Also Dun·bar·ton [duhn-bahr-tn] /dʌnˈbɑr tn/ .Also called Dum·bar·ton·shire [duhm-bahr-tn-sheer, -sher]. /dʌmˈbɑr tnˌʃɪər, -ʃər/. a historic county in western Scotland.
a city in western Scotland, near the Clyde River: formerly known for shipbuilding, glassmaking, and whisky production.
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How to use Dumbarton in a sentence
Mary herself, after a fruitless effort to reach Dumbarton, fled southwards to find a refuge in Galloway.History of the English People | John Richard Green
When old he retired among the mountains of Dumbarton, and there died.The Lives of the Saints, Volume II (of 16): February | Sabine Baring-Gould
The drums of Dumbarton's regiment beat to arms; and the men got fast into their ranks.The History of England from the Accession of James II. | Thomas Babington Macaulay
Mary was escorted from the island where she had been living, across the country to Dumbarton Castle, with a strong retinue.Mary Queen of Scots, Makers of History | Jacob Abbott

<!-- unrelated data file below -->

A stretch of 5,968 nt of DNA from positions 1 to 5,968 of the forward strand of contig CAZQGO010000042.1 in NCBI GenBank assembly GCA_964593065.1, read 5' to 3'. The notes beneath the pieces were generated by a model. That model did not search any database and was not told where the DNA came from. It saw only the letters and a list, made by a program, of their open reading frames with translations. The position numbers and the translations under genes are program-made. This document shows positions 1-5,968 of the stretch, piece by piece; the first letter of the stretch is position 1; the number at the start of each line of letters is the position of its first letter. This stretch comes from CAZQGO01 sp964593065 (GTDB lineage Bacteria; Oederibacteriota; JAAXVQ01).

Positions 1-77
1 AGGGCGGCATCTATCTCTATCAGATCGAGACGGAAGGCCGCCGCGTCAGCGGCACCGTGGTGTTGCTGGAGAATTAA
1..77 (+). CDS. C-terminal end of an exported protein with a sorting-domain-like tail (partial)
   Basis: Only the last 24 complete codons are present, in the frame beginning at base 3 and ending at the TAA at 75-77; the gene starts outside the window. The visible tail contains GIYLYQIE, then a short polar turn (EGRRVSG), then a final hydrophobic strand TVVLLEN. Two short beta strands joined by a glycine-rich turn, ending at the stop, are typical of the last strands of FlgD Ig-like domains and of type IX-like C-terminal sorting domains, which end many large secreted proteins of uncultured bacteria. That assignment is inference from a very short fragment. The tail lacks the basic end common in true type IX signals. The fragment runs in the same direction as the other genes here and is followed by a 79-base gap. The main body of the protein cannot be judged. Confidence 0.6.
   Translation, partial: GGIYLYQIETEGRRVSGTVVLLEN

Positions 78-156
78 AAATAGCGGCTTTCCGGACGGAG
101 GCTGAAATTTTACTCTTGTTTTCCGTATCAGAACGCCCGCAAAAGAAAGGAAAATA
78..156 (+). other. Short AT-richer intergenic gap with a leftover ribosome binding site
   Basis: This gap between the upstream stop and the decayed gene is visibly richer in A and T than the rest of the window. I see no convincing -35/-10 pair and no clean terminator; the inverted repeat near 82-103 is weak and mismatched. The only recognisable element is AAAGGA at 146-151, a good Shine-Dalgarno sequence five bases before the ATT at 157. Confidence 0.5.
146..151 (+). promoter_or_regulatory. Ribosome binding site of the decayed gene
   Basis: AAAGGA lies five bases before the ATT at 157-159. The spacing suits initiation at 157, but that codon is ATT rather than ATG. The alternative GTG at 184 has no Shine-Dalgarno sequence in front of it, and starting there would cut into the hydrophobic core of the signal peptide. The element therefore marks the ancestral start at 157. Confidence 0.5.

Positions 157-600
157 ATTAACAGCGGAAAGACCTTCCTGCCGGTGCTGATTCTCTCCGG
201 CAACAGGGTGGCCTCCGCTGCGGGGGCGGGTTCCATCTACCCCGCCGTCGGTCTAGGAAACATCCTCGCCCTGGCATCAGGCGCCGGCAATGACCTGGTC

Queen Mary concluded to move forward to Dumbarton, it being a place of greater safety than Hamilton.Mary Queen of Scots, Makers of History | Jacob Abbott
British Dictionary definitions for Dumbarton
a town in W Scotland, in West Dunbartonshire near the confluence of the Rivers Leven and Clyde: centred around the Rock of Dumbarton, an important stronghold since ancient times; engineering and distilling. Pop: 20 527 (2001)
Collins English Dictionary - Complete & Unabridged 2012 Digital Edition © William Collins Sons & Co. Ltd. 1979, 1986 © HarperCollins Publishers 1998, 2000, 2003, 2005, 2006, 2007, 2009, 2012